In addition, we see the final stage of Alice’s maturing is evident in the trail scene. Here Alice becomes bolder without eating or drinking anything as we witnessed in the previous chapters, and also she does not hesitate to defy the royalties, ”she had grown so large in the last few minutes that she wasn’t a bit afraid of interrupting him.”  This is the climax of not just her adventures in Wonderland but also her denigrating attitude, when she looks down on ”nothing but a pack of cards.”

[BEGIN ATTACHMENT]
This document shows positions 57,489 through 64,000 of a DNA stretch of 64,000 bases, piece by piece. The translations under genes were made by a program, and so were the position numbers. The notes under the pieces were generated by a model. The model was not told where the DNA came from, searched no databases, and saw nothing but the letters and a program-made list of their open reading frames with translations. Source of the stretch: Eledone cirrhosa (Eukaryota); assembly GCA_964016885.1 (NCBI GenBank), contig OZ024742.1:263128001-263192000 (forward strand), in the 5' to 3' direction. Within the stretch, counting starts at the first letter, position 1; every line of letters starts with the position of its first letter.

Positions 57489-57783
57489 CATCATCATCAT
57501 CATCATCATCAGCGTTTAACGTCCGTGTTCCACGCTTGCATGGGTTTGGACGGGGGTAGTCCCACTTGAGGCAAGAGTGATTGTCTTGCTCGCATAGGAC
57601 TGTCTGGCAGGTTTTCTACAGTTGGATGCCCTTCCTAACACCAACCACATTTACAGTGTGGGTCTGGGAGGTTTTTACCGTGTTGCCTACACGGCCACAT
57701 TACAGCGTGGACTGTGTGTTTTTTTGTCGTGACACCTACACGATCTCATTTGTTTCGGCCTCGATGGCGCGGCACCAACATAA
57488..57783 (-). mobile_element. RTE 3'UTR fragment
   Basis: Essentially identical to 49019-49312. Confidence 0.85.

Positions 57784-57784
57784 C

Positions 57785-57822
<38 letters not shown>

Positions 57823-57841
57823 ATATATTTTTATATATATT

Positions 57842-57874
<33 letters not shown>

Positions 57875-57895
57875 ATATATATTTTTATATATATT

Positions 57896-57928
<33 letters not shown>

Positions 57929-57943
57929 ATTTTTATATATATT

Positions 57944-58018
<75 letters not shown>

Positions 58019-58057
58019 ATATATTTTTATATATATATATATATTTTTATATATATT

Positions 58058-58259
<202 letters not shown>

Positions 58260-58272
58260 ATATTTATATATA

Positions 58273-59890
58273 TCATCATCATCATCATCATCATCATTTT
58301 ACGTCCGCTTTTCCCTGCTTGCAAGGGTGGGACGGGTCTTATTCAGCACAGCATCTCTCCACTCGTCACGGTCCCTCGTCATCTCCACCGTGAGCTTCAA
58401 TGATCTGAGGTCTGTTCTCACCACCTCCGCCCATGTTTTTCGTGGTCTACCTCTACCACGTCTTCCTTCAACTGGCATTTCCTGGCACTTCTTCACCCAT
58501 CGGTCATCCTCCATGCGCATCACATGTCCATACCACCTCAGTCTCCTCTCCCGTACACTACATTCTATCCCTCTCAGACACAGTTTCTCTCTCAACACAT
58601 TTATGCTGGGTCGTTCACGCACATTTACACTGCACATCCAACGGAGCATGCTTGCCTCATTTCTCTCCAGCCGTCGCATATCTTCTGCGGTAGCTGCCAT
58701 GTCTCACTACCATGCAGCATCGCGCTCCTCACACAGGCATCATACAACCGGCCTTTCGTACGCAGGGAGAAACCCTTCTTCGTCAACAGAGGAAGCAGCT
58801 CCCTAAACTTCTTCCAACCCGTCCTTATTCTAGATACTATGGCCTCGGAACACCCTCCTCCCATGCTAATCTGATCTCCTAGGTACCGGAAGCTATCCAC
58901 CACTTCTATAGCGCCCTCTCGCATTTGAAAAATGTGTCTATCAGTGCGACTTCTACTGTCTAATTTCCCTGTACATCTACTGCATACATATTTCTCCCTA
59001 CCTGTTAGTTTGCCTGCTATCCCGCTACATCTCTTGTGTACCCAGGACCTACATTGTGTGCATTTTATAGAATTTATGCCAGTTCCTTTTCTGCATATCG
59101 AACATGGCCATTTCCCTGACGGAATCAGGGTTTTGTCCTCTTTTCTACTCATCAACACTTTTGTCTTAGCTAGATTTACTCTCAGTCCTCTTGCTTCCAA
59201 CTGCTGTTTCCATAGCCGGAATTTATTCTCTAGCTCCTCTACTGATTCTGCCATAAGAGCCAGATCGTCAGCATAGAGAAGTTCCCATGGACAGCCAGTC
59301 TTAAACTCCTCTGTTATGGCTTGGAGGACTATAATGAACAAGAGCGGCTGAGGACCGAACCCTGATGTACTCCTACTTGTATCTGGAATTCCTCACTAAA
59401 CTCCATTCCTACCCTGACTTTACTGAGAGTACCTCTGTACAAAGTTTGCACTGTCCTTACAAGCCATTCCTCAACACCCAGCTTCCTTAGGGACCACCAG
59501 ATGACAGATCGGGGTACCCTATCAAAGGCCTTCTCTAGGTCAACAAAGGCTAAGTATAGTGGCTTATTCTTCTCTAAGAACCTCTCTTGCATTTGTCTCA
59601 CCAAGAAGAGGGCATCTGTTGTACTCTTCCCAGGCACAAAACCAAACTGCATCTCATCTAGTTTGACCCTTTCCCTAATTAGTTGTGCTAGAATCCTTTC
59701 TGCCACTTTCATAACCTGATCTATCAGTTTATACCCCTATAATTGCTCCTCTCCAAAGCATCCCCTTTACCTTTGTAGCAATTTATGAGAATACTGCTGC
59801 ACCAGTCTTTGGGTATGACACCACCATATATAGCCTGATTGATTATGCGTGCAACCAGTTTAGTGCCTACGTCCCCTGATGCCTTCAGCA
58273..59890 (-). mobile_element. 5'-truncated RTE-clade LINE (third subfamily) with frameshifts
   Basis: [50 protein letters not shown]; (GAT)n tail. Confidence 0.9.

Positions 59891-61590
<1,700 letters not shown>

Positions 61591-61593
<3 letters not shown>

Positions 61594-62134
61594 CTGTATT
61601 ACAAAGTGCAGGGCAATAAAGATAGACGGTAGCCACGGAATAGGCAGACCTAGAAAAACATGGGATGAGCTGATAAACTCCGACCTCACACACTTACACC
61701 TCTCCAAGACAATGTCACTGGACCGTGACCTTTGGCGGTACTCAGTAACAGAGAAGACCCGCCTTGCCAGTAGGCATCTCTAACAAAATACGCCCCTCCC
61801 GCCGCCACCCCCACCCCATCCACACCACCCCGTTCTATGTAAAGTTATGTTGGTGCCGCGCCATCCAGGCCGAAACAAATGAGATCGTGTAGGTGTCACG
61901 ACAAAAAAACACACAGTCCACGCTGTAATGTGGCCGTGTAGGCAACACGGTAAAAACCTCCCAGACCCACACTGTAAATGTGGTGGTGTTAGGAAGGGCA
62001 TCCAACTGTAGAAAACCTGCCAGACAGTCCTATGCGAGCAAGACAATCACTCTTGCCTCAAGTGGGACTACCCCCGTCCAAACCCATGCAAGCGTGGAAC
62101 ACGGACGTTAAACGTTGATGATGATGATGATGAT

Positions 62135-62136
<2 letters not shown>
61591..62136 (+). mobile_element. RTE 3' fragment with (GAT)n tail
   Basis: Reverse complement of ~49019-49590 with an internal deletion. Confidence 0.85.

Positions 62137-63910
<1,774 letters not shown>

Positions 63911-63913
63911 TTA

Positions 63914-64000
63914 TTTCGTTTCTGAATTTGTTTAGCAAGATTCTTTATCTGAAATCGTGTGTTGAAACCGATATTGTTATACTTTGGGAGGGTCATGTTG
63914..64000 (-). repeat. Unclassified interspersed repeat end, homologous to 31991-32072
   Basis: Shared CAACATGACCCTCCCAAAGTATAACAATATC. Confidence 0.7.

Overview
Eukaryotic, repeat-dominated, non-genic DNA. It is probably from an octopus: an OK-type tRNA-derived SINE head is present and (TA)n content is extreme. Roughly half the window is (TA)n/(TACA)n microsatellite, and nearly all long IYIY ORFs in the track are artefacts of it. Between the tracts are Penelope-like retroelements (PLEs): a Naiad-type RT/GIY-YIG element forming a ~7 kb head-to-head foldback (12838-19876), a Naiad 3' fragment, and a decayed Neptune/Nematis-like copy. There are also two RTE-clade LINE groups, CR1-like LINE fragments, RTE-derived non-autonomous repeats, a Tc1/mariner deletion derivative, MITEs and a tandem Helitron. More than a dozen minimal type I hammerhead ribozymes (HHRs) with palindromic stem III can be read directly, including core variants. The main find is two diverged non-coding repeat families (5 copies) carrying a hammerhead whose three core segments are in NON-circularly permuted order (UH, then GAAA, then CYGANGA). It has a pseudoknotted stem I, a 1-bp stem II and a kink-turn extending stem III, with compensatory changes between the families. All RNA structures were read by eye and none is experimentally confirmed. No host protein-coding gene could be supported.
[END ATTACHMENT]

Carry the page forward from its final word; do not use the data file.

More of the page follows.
In conclusion, at the beginning of the story, in view of the reader and the audience Alice comes across as a naÃ¯ve, silly and somewhat helpless little girl that has no idea of the happenings in her society, and in addition, is seen to have been crucially mistaught by society which gives the impression that there are people in the world that don’t care about her. There are many different views on the bildungsroman aspect within the story. Massey argues against the Bildungsroman interpretation and states that, ‘whether Alice undergoes any genuine maturation during the course of wonderland may be questioned. She shows a good deal of coarseness and violence in herself as well as the struggle she has through both of her Wonderland, thus it is the aggressive impulses throughout the play that makes her nothing more than a mere child at the end of the story.’  On the other hand, supporting the idea of Bildungsroman being evident within the novel, I believe that wonderland sends her on a journey that changes her to her core. At the end of the story we see Alice that has become a confident girl that has gained skills that she can adapt to virtually any situation that gets thrown in her way. Throughout the story a useful bildungsroman is arguably used and Alice physiologically grows up and goes through the developmental process of becoming an adult, this is shown at the end of the dream she does not need others to tell her who she is. She is seen to grow naturally and in such a compelling way that becomes painfully obvious how Lewis Carroll’s story is a timeless Bildungsroman for all ages within society.